a landmark paper, published this week in PNAS (forthcoming), the EPFL’s Blue Brain Project (BBP) has identified key principles that determine synapse-scale connectivity by virtually reconstructing (in supercomputer) a cortical microcircuit and comparing it to a mammalian sample.
These principles now make it possible to predict the locations of synapses in the neocortex, the researchers say.
“This is a major breakthrough, because it would otherwise take decades, if not centuries, to map the location of each synapse in the brain and it also makes it so much easier now to build accurate models,” says Henry Markram, head of the BBP.
One of the greatest challenges in neuroscience is to identify the map of synaptic connections between neurons. Called the “connectome,” it is the holy grail that will explain how information flows in the brain.
A longstanding neuroscientific mystery has been: do all the neurons grow independently and just take what they get, as their branches bump into each other, or is a branch specifically guided by chemical signals to find all its target?
To solve the mystery, a research team from the Blue Brain Project set about virtually reconstructing (simulated on a computer) a cortical microcircuit based on unparalleled data about the geometrical and electrical properties of neurons — data from over nearly 20 years of painstaking experimentation on slices of living brain tissue.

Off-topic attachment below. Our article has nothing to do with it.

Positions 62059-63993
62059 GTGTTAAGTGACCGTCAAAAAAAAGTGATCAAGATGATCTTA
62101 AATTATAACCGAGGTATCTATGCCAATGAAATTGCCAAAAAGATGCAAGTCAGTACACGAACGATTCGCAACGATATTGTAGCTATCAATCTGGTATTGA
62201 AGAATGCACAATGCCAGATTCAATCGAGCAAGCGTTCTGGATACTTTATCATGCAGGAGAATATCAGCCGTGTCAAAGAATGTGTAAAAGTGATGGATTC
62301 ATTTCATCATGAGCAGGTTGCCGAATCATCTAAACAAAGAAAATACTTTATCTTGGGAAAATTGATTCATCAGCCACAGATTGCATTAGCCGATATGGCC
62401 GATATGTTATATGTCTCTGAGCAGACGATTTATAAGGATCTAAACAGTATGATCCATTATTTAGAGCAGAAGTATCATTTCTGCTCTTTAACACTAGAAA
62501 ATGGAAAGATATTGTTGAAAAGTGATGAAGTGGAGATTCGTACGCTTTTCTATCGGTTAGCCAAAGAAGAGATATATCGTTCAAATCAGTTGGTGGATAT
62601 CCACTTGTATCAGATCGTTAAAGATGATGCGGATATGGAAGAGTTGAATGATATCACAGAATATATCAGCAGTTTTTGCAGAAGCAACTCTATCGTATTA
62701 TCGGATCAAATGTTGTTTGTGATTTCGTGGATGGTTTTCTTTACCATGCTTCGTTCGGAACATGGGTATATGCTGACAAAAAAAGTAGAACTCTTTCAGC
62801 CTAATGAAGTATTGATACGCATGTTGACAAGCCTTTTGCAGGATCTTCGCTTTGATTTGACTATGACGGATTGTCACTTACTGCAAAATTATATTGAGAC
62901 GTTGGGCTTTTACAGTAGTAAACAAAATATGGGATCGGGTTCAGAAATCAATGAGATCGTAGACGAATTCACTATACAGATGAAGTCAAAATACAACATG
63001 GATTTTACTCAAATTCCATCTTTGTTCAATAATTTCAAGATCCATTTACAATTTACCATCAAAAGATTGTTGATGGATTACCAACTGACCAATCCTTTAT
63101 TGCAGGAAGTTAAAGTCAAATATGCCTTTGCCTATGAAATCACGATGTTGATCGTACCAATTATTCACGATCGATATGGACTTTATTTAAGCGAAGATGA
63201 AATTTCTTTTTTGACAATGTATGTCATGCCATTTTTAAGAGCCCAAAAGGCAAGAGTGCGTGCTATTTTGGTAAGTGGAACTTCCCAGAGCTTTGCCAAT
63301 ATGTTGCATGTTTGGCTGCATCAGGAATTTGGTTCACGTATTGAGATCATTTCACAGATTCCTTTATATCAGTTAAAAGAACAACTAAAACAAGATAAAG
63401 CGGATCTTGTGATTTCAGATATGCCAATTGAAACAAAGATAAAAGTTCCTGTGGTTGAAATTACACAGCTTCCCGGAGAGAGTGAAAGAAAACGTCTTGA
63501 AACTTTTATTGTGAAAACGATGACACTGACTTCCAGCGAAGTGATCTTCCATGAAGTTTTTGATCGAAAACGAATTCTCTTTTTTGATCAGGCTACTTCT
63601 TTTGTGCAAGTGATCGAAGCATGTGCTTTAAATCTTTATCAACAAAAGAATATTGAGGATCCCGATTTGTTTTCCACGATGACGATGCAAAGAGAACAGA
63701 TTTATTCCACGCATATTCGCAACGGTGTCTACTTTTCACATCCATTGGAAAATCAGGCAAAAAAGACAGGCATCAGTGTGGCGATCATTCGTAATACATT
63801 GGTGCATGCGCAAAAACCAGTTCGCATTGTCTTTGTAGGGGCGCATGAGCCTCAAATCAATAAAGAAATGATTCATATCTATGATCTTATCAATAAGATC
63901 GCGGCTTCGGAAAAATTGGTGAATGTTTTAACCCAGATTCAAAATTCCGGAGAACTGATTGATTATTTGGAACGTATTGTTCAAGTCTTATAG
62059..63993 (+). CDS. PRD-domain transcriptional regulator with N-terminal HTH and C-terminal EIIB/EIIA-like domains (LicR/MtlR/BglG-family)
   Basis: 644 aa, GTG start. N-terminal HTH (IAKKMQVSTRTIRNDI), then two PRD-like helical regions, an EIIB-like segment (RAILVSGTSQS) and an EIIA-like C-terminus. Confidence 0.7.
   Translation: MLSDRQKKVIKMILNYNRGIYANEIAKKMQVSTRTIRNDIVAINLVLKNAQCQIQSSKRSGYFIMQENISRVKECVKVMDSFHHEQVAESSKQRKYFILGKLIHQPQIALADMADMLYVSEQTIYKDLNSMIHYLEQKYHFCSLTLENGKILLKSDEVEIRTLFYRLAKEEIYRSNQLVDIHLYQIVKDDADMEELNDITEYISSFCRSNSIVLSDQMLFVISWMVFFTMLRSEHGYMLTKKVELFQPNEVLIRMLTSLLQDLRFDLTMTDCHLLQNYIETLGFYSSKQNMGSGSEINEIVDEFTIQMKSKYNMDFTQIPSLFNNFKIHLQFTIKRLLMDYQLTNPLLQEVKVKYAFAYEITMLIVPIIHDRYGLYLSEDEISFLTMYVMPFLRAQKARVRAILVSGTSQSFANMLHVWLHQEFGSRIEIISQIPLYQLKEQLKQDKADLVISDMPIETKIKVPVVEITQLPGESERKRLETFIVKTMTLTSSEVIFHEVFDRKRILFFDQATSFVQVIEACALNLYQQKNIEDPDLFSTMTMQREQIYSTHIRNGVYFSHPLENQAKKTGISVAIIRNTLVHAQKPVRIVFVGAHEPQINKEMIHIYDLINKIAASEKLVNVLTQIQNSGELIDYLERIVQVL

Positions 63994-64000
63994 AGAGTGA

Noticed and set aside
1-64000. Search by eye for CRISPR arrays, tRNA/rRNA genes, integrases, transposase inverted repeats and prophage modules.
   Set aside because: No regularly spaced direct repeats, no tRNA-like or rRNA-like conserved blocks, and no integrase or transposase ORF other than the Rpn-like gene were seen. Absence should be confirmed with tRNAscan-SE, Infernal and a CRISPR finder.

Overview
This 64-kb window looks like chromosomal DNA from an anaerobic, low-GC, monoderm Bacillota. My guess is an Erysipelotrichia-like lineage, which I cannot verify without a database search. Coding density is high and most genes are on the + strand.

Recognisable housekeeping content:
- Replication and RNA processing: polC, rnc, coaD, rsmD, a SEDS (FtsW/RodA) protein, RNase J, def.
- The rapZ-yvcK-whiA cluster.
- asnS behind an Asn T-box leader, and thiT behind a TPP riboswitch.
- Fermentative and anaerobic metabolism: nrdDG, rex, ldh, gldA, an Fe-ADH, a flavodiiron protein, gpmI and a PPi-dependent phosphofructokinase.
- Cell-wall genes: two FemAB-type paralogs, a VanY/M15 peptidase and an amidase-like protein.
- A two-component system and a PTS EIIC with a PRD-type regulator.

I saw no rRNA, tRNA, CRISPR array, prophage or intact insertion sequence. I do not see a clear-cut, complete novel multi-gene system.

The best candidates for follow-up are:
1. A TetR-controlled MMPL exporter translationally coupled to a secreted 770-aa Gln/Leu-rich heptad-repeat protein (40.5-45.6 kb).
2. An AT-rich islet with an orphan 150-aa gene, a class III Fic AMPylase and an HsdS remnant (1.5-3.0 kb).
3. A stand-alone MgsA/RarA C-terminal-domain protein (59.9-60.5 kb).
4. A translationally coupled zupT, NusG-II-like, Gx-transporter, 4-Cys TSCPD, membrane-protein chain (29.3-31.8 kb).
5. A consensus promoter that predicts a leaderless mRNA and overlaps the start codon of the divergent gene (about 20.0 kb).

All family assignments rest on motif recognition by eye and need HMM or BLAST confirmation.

Each neuron in the circuit was reconstructed into a 3D model on a powerful Blue Gene supercomputer. About 10,000 virtual neurons were packed into a 3D space in random positions according to the density and ratio of morphological types found in corresponding living tissue. The researchers then compared the model back to an equivalent brain circuit from a real mammalian brain.
To their great surprise, they found that the locations on the model matched that of synapses found in the equivalent real-brain circuit with an accuracy ranging from 75 percent to 95 percent.